Camino Rambling

Camino Rambling

This section of short stories started by accident when my old school-friend, Dr Danny McAllister, practicing in England, reneged on an anticipated visit to our shared ancestral parish home in September 2012. His excuse was that a long-planned 500 mile stroll was to take precedence over yet another visit to the homestead to poach a few tasty wild salmon from the River Moy. Each to their own, I thought to myself, until Danny later explained that his walking expedition was actually a re-enactment of a historical pilgrimage across northern Spain. Danny was sufficiently daft / possessed / fit / brainwashed (delete as per reader’s choice) to attempt to walk alone and uninterrupted from the French side of the border near to Pamplona all the way west to Santiago de Compostela. I was educated to learn that this countryside / countrywide walk is known as El Camino de Santiago to the ancient ramblers.

Danny’s walk along well-worn pathways was scheduled to take a little over a month, allowing for permissible overnight rests. I decided to accompany Danny (not in person!) by relaying the news from his South Sligo ancestral farm parish at regular intervals by way of a diary report. I was wary of this undertaking; maybe more-so than Danny’s physical challenge – because nothing much ever happens in a quiet outback in the West of Ireland, far off the beaten tracks which Dr McAllister was attempting to conquer, does it?

It was only when Danny reached the holy grail of the Atlantic Ocean, and I read back my diary notes, that I too had a “religious” experience and appreciated that a helluva lot happened in our isolated Irish community in the space of one month. My epiphany moment made me realize that the more distance there is between houses (typically 200-500 metres here), the closer the community. Every birth, courtship, wedding, illness or death is verbally communicated around the parish within a matter of hours of any formal announcement or insider knowledge being proclaimed. The well-being of the occupants of every secluded home is monitored from the village meeting points, namely the shops and pubs (some of which are shops and pubs). Help is always at hand.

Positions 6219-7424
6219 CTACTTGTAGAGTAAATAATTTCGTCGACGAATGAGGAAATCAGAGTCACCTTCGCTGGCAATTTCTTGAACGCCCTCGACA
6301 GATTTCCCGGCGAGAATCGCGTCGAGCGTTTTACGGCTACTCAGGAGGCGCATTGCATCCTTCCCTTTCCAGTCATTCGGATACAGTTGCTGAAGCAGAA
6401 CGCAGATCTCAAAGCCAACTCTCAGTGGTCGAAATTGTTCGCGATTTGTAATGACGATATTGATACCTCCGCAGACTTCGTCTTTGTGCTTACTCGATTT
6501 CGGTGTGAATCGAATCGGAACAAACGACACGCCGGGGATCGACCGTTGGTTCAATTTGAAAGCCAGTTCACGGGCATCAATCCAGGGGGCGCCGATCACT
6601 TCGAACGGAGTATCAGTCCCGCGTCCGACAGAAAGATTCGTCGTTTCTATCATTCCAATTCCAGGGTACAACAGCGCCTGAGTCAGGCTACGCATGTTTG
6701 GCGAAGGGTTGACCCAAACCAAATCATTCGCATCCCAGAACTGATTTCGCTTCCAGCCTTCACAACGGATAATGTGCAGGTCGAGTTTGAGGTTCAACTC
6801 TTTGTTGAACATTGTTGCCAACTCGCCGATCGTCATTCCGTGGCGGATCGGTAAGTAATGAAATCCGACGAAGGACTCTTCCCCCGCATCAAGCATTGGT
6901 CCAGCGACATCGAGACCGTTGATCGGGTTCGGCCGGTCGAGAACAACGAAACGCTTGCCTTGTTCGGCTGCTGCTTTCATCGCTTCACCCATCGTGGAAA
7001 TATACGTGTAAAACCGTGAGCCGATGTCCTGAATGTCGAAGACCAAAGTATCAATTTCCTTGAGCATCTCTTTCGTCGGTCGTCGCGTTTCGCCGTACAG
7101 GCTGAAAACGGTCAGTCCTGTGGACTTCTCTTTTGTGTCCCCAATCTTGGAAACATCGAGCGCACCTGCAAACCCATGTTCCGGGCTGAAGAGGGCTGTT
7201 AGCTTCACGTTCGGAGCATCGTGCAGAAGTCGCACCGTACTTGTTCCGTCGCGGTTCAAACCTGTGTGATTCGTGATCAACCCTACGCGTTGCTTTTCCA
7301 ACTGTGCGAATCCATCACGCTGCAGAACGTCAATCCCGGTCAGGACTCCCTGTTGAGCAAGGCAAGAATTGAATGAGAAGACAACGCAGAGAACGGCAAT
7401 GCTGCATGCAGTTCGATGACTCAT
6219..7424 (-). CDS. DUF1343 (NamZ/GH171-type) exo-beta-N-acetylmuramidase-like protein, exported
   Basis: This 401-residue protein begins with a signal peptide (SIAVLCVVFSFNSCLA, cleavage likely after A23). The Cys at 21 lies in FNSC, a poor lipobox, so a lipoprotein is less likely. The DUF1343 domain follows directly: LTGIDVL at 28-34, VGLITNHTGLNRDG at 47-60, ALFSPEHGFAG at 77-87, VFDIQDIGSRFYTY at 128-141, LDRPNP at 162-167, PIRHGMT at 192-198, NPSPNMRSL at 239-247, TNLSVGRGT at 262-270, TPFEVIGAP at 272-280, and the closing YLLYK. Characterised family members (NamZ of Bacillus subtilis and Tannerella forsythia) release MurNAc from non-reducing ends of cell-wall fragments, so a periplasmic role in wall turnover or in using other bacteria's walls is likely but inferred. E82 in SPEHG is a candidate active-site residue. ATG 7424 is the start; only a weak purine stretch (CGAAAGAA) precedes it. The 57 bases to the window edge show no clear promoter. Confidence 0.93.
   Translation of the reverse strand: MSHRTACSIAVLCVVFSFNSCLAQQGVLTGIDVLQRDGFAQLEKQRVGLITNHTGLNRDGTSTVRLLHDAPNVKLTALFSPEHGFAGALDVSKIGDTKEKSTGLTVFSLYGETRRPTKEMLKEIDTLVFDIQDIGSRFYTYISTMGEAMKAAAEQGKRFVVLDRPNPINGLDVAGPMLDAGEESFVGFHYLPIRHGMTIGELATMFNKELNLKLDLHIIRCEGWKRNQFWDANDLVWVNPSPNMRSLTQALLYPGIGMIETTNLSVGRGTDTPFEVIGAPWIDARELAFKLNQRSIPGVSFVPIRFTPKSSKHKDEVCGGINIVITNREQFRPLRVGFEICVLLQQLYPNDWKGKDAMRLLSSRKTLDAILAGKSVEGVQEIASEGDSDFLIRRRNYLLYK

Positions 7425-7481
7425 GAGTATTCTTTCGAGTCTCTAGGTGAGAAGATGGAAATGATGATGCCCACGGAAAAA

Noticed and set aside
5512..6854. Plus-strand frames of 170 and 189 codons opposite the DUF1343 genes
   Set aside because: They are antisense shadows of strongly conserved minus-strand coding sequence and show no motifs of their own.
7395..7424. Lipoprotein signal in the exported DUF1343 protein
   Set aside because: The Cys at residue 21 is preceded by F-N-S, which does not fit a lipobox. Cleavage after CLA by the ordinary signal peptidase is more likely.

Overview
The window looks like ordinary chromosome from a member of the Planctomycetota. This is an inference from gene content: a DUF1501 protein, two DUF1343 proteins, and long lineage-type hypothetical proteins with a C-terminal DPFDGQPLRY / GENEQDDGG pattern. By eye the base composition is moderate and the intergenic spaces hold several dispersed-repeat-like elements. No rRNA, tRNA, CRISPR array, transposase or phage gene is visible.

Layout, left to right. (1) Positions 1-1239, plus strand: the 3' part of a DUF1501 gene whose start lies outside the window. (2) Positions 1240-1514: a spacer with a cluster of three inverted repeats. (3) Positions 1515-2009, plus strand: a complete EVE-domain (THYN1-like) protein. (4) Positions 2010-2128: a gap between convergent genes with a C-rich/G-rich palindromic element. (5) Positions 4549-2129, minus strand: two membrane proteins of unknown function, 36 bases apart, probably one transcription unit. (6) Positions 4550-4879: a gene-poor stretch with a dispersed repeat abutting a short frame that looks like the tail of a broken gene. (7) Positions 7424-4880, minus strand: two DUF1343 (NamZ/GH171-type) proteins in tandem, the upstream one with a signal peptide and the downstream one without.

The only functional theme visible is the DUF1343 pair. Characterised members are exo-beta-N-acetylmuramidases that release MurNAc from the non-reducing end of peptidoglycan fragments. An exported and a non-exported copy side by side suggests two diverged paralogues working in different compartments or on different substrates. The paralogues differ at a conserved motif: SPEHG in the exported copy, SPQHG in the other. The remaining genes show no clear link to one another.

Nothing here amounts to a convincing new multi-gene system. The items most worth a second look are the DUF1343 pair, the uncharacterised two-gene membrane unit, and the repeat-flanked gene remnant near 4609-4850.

I have lived in apartments and terraced streets in other parts of the world, and I never even knew the names of some next-door neighbours despite being more than familiar with their raised voices through seemingly paper-thin walls.

And so … I simply relayed the parish news to Danny, as it happened, and how I interpreted it. Danny told me he welcomed the light relief provided by my missives, and so did his fellow walkers when he shared the regular updates at his overnight hostels. In fact, Danny’s fellow-Camino pilgrims from around the world now want the GPS co-ordinates of our little corner of the world. Danny warns that there could be an invasion of lost souls looking for enlightenment. Whoever they are, they will be welcomed and cared for. That’s just the way of life here.

Click on Camino Rambling below to catch up on what’s been happening in the parish ….

Start at 26th September 2012 in order to follow the Camino trail, then:

28th September 2012

30th September 2012

1st October 2012

4th October 2012

6th October 2012

9th October 2012

16th October 2012

20th October 2012

22nd October 2012

26th October 2012

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Unclaimed Persons Celebrates Ninth Anniversary and Launches New Website

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The following announcement was written by Unclaimed Persons:

Every life is worth remembering, and this month Unclaimed Persons (UP) celebrates its ninth anniversary helping to unite the remains of deceased individuals with their next of kin.

Alone in death and tucked away on dark shelves or cold gurneys in morgues across the country, thousands of deceased individuals whose names are known to coroners, medical examiners, and a handful of friends have no known family members to claim their remains. Homelessness, mental illness, long-term estrangement, deaths of all apparent next of kin, and other circumstances have severed familial connections. Ever-increasing caseloads and shrinking budgets make it nearly impossible for many medical examiners, coroners, and investigators to find these individuals’ relatives without help.

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